Panorama shots of the field? So last year. Selfies at the game? That won't cut it. A number of people are now trying to bring drones to big sporting matches to get that perfect photograph, prompting Australia's aviation authority to issue a warning ahead of this weekend's football grand finals.
The AFL final will go down on Saturday in Melbourne, while the NRL winner will be crowned on Sunday in Sydney. The Civil Aviation Safety Authority has reminded punters and amateur photographers that drones shouldn't be packed alongside the jerseys and jumpers for those attending the games.
"Anyone caught flying a drone at this weekend's footy grand finals could face a fine of more than $10,000," CASA said in a statement, reiterating that "the grand finals are drone free zones".
"Drones must not be flown at or near the Melbourne Cricket Ground or Sydney's ANZ stadium. Safety regulations prohibit drones being flown over crowds of people."
A CASA spokesman told HuffPost Australia that drones flying over sporting fixtures were not yet happening with alarming regularity, but it was a growing trend for people wanting to capture photos or video of the competition from the air.
"We have had drones at other sporting events recently, with cricket and motor racing being the ones that come to mind. We're putting out this warning in case anyone had that idea in their brain, to dissuade them from it," the spokesman said.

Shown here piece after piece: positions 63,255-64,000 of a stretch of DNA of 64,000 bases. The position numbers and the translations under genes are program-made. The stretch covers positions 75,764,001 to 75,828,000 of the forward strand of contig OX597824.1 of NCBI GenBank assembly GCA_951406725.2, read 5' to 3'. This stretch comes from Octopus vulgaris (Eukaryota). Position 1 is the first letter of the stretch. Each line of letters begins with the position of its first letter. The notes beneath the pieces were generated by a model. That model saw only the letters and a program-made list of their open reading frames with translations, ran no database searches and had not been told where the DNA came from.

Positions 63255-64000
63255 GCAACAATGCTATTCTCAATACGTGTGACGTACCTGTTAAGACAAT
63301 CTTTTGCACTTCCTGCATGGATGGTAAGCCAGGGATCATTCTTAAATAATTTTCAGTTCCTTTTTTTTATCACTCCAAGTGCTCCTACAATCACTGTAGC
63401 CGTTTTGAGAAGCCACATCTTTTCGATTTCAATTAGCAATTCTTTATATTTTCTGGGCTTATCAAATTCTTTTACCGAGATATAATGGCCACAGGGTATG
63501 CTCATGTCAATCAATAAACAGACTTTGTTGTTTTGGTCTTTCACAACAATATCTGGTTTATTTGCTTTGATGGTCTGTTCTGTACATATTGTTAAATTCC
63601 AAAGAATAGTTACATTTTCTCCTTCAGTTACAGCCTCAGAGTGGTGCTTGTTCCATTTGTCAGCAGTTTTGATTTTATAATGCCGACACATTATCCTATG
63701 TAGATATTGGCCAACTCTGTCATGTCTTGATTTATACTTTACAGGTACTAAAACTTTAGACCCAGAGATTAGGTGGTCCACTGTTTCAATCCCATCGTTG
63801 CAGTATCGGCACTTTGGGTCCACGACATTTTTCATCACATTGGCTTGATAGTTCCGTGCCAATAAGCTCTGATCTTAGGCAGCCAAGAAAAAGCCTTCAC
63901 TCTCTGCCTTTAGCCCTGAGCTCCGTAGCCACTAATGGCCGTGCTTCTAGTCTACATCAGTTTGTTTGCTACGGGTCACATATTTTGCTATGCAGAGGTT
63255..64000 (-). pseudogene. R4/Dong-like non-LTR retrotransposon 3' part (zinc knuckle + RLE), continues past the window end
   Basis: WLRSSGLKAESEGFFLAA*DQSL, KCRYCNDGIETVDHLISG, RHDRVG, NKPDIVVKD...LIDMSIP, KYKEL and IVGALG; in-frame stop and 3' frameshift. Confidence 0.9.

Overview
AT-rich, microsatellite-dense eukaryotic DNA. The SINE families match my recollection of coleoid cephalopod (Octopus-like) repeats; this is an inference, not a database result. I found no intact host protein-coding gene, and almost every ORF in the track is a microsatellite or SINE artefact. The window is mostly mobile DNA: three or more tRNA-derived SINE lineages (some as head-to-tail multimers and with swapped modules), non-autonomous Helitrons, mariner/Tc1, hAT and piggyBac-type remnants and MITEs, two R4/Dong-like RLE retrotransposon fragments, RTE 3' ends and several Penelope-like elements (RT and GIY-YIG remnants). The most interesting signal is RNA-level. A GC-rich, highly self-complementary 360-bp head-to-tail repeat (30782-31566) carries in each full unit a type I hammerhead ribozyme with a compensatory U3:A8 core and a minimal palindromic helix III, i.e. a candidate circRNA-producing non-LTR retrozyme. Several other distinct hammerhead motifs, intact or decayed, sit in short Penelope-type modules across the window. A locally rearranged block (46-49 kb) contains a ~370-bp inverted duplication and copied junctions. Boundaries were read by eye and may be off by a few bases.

He cited a recent case in Townsville, where a man was charged for flying a drone over the Townsville 400 V8 event. The spokesman said drones could not be flown over crowded areas, regardless of the size, weight or speed of the aircraft.
"In Townsville, we did a local warning there but someone did it anyway. Luckily they were caught by the police and are facing penalties not only from [CASA] but also under the Queensland state laws in place to protect the race as well," he said.
"No matter the size, no drones means no drones."
CASA also reminded drone users that drones must be kept well away from other aircraft in the skies.
"At both the MCG and ANZ stadium there will be low flying helicopters and in Melbourne there will be a low level fly past of a Virgin A330 aircraft," CASA said in its statement.
"Drones must not be operated in a way that can cause a hazard to an aircraft. Police at both venues will be on the lookout for drones and will take appropriate action. The message from the Civil Aviation Safety Authority is simple: 'enjoy the footy and leave drones at home'."